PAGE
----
Kaf­ka: The Years of Insight

Rein­er Stach; Shel­ley Frisch, trans.
  • Review
By – November 5, 2013

The Years of Insight is the last install­ment of Rein­er Stach’s exten­sive, three-vol­ume bi­ography of Franz Kaf­ka, impec­ca­bly trans­lat­ed into Eng­lish by Shel­ley Frisch. Each vol­ume is craft­ed such that one sim­ply must read the oth­er two: Stach pep­pers his writ­ing with tan­ta­liz­ing­ly vague ref­er­ences and foreshad­owings to else­where in the series, and his allu­sions com­pel the read­er to absorb Kafka’s com­plete biog­ra­phy from start to finish.

And Kaf­ka is just that: a com­plete biogra­phy. Stach decon­structs his sub­ject, from Kafka’s birth to the hor­ri­fy­ing fate that his untime­ly death spared him, through an impres­sive array of dis­ci­plines. An exhaus­tive col­lec­tion of ephemera — let­ters, man­u­scripts, news­pa­pers, tran­scribed bureau­crat­ic red tape — bol­sters the com­plex por­trait of the lit­er­ary icon, civ­il ser­vant, and Jew­ish cit­i­zen of Prague. The oft-over­looked his­tor­i­cal, per­son­al, and eth­nic con­texts are cru­cial, Stach con­tends, to tru­ly under­stand­ing Kafka:

[The] extreme­ly entic­ing and clear­ly com­fort­ing image of the soul of the genius as a rock amidst a chaot­ic and bru­tal world is, unfor­tu­nate­ly, a mere fan­ta­sy, which Kaf­ka inter­preters are all too hap­py to share with Kaf­ka read­ers. The humani­ties, which tend to dis­dain bio­graph­i­cal read­ings, became the arbiters of Kafka’s work and thus the stew­ards of his fame. Even the most astute method­olog­i­cal human­i­ties schol­ar is secret­ly pleased to estab­lish that the life and work of a clas­sic Euro­pean author form an intel­lec­tu­al uni­ty” sub­ject to autonomous laws — and intel­lec­tu­al auton­o­my” is the lofti­est title of nobil­i­ty that can be bestowed here. If this author him­self indi­cates that the world of hard” facts does not inter­est him or at least fails to sway him, the tempta­tion becomes over­whelm­ing to accept this as true and iden­ti­fy social, polit­i­cal, and eco­nom­ic cir­cum­stances as no more than back­ground mate­r­i­al, as props on the stage of a sin­gu­lar con­scious­ness, par­tic­u­lar­ly when those props go up in flames while the author, seem­ing­ly unaf­fect­ed, remains root­ed to his man­u­script pages.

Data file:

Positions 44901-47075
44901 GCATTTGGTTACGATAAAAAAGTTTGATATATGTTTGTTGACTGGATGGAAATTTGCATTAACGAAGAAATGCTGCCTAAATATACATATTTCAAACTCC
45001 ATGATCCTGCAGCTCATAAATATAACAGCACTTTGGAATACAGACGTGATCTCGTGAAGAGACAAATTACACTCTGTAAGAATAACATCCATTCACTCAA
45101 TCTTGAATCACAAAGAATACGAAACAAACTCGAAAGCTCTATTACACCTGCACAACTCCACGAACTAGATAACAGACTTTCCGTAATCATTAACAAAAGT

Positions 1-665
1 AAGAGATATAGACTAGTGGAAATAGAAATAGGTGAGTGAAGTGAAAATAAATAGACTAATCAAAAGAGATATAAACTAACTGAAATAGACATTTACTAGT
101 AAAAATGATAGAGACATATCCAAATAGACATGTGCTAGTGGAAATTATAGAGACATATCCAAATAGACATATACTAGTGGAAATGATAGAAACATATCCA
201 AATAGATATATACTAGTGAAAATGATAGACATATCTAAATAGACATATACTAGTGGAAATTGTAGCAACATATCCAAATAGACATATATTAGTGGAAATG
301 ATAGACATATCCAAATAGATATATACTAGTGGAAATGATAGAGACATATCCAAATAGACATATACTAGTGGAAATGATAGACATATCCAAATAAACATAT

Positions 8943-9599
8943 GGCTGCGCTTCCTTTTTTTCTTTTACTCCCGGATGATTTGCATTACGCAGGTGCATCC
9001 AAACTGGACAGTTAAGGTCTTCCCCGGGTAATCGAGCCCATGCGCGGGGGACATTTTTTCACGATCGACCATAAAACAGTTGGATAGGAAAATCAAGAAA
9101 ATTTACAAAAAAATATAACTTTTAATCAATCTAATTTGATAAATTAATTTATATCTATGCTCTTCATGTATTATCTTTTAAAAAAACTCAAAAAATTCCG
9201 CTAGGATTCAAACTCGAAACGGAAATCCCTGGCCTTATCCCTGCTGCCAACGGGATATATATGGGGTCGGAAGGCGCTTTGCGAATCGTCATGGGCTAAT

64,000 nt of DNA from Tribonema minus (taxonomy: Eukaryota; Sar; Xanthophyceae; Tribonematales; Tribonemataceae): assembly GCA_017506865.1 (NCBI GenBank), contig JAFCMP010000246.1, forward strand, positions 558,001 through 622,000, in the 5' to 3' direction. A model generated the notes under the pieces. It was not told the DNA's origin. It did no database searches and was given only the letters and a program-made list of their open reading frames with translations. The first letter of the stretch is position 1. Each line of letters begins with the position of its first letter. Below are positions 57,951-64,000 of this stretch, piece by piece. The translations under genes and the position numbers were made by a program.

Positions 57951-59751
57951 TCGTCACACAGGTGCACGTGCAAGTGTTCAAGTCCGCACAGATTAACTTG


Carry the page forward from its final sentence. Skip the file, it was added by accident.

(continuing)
Actu­al life adheres to a dif­fer­ent log­ic. It forces deci­sions that can run counter not only to emo­tion­al needs but to an individual’s entire men­tal make­up, and Kafka’s sit­u­a­tion in July 1914 offers what may well be one of the most stun­ning exam­ples of deci­sion mak­ing in lit­er­ary history.

It is at this moment, at the precipice of World War I, that The Years of Insight begins. Repeat­ed­ly thwart­ed out of mil­i­tary ser­vice by his employ­ers, Kaf­ka faced the civil­ian expe­ri­ence of war as a sub­ject of the Aus­tro-Hun­gar­i­an Empire, strug­gling through fraught friend­ships, fam­i­ly rela­tions, and roman­tic affairs while bal­anc­ing his pro­fes­sion­al and writ­ing careers and bat­tling illness.

The author’s metic­u­lous chron­i­cle of Kafka’s life by no means pre­cludes exam­i­na­tion of the lit­er­ary lega­cy that it pro­duced; rather, it sharp­ens our under­stand­ing of some of Kafka’s most obscure and abstract works. Stach is par­tic­u­lar­ly care­ful to include the influ­ence of his subject’s Jew­ish iden­ti­ty in this are­na, draw­ing out sub­tle Kab­bal­is­tic ele­ments in Kafka’s short sto­ries and the sub­tler-still reflec­tion on Jew­ish texts and tra­di­tion in his writ­ten med­i­ta­tions An utter­ly thor­ough biog­ra­phy, the three-vol­ume set will prove a trea­sure to any admir­er of Franz Kaf­ka — or good research.

Relat­ed: Franz Kaf­ka Read­ing List

Nat Bern­stein is the for­mer Man­ag­er of Dig­i­tal Con­tent & Media, JBC Net­work Coor­di­na­tor, and Con­tribut­ing Edi­tor at the Jew­ish Book Coun­cil and a grad­u­ate of Hamp­shire College.

Discussion Questions